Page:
Multiple title holder and recent Pro Shootout Doubles Champion Bret Guy says if he’s feeling his airmails, he’s always going to let it fly. Notice here, a top pro admitting that he can lose his confidence–but if you’re seeing him on the national broadcast he’s almost definitely “feeling it.” And what’s really interesting here is if his airmails aren’t feeling too hot that day, he’s still not going to drop a standard block behind it! I believe this reveals how much some players value the emotional/mental battle on the boards.
Play mind games or play the math?
A standard block is not an easy bag to land. Not only does your left/right alignment have to be on point but you need to be extremely accurate telling that bag precisely where to hit the brakes. So, imagine you nail the standard block. You quietly fist pump in your mind. And then, without hesitation…swish…Steven Bernacet or Bret Guy just airmails over it. He might as well look over at you and add on a, “Nice try, little buddy.”
Try to understand the mind screw taking place here! And when Bret isn’t on his airmail game, he wants to make sure he cleans up the board. Another emphatic, “Not today, young fella.” But does this statistically make sense? Or is it that Bret and Steve are so good that they can pull this off? These are the questions that we need answered in order to establish whether there is such a thing as optimal game theory in cornhole.
So let’s look at some numbers. The opponent will henceforth be referred to as the Sucka. Here’s a theoretical scenario with theoretical success percentages attached.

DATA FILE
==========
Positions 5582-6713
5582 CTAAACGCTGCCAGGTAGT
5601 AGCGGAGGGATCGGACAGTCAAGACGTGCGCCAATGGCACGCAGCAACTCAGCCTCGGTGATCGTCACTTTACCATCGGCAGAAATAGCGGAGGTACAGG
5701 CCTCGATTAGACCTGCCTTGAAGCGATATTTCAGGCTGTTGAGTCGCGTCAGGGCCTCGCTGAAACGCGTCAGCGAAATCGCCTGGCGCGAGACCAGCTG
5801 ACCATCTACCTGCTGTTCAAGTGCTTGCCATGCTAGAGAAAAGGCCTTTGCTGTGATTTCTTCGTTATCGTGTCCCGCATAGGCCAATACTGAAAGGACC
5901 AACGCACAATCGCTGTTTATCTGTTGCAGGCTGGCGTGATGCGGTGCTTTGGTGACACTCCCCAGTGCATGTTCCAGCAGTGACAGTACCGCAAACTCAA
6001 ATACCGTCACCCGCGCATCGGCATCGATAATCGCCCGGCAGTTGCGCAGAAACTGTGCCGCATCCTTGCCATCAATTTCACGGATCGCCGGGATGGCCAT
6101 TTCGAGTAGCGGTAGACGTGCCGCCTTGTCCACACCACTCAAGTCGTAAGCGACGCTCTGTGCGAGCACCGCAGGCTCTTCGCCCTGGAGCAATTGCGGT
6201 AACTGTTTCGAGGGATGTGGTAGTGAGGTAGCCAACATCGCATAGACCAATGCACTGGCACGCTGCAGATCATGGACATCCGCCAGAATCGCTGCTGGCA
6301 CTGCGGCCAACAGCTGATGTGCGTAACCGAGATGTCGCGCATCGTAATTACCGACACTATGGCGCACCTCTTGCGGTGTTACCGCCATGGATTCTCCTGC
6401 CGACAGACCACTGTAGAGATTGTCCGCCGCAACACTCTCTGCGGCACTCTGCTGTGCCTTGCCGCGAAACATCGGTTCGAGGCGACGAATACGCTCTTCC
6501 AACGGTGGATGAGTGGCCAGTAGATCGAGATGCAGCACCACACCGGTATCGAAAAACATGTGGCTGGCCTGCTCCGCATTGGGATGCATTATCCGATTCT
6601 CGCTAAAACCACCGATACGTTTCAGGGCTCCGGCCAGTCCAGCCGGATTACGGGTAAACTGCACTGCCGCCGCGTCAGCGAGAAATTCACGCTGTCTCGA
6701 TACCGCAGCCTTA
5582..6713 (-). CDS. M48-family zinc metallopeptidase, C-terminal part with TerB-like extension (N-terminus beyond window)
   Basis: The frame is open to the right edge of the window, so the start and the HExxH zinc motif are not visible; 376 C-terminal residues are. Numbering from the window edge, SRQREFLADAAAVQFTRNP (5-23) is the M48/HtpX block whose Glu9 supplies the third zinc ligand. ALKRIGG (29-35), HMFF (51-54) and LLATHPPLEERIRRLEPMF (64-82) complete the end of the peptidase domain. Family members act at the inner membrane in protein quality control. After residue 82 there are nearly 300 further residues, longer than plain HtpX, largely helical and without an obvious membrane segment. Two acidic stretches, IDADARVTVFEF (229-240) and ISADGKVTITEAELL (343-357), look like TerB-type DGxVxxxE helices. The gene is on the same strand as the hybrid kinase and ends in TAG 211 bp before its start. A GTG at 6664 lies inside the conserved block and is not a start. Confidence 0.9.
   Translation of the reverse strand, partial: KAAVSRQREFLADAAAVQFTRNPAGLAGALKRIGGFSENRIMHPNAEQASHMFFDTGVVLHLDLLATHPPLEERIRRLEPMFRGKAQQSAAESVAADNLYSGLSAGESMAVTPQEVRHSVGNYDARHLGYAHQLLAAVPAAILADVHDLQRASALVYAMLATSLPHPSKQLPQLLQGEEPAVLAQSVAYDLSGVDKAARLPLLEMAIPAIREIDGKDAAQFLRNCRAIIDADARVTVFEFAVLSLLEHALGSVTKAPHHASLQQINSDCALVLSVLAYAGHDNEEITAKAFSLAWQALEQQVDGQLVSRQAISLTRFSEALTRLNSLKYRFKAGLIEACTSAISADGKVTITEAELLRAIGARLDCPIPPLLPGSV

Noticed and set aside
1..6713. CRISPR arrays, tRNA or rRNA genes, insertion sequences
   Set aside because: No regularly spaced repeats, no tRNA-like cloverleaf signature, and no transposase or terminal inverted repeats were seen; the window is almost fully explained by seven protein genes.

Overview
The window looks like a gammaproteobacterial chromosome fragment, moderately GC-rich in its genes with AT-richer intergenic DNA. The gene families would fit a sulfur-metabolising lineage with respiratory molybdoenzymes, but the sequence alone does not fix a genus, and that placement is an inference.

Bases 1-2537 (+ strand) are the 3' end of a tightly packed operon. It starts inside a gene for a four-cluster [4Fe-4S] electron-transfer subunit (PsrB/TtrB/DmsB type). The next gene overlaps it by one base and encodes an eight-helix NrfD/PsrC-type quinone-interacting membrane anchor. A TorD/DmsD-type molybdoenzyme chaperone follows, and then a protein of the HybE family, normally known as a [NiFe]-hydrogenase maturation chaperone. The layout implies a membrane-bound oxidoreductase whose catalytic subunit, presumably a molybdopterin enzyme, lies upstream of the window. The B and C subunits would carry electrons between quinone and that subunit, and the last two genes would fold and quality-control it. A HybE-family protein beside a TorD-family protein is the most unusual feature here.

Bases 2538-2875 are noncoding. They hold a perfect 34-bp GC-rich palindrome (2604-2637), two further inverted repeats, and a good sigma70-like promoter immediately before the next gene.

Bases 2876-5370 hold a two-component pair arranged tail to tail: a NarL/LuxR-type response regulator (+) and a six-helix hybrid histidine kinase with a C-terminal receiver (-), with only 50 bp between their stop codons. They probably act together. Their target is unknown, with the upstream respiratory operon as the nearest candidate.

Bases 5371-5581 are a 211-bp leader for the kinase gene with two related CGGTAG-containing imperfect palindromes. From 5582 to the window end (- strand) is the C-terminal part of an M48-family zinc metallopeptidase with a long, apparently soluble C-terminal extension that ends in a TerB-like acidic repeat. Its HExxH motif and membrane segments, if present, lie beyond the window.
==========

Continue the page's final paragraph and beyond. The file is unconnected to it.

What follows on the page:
Sucka: Standard Block – 70% (success rate)
Bret: Push through – 85%
Sucka: Frustrated Bold Second Block – 70%
Bret: “Nice Try Buddy” Airmail – 75%
Sucka: Replacement Bag – 65%
Bret: “Lol in yo face” Airmail – 75%
Sucka: Push through – 75%
Bret: Slide – 90%
Versus this scenario:
Sucka: Block – 70%
Steven: Cover – 85%
Sucka: next three airmails at 65%
Steven: next three airmails at 75%
Now go back to each scenario and replace those percentages with yours and your favorite local nemesis’s. How would you rather play it? Do you think your airmail rate is strong enough to play with such Bret Guy or Steven Bernacet level aggression?
What conclusions do you draw from breaking this down? Is it possible that Steven and Bret are playing this standard block the wrong way statistically but it’s somehow the right way mentally? Did we help you answer any of life’s questions? At all?
Tune in next time as we do a two for one special breaking down the answers these ACL Pros gave about standard blocks in your lane and missed blocks in their lane.
Tune in next blog when we do a 2 for 1 discussing the Pros’ answers to a block in your lane and a missed block in their lane.
If blocking is your game and the route you chose to go then here are some great Slick & Stick bags you will want to try.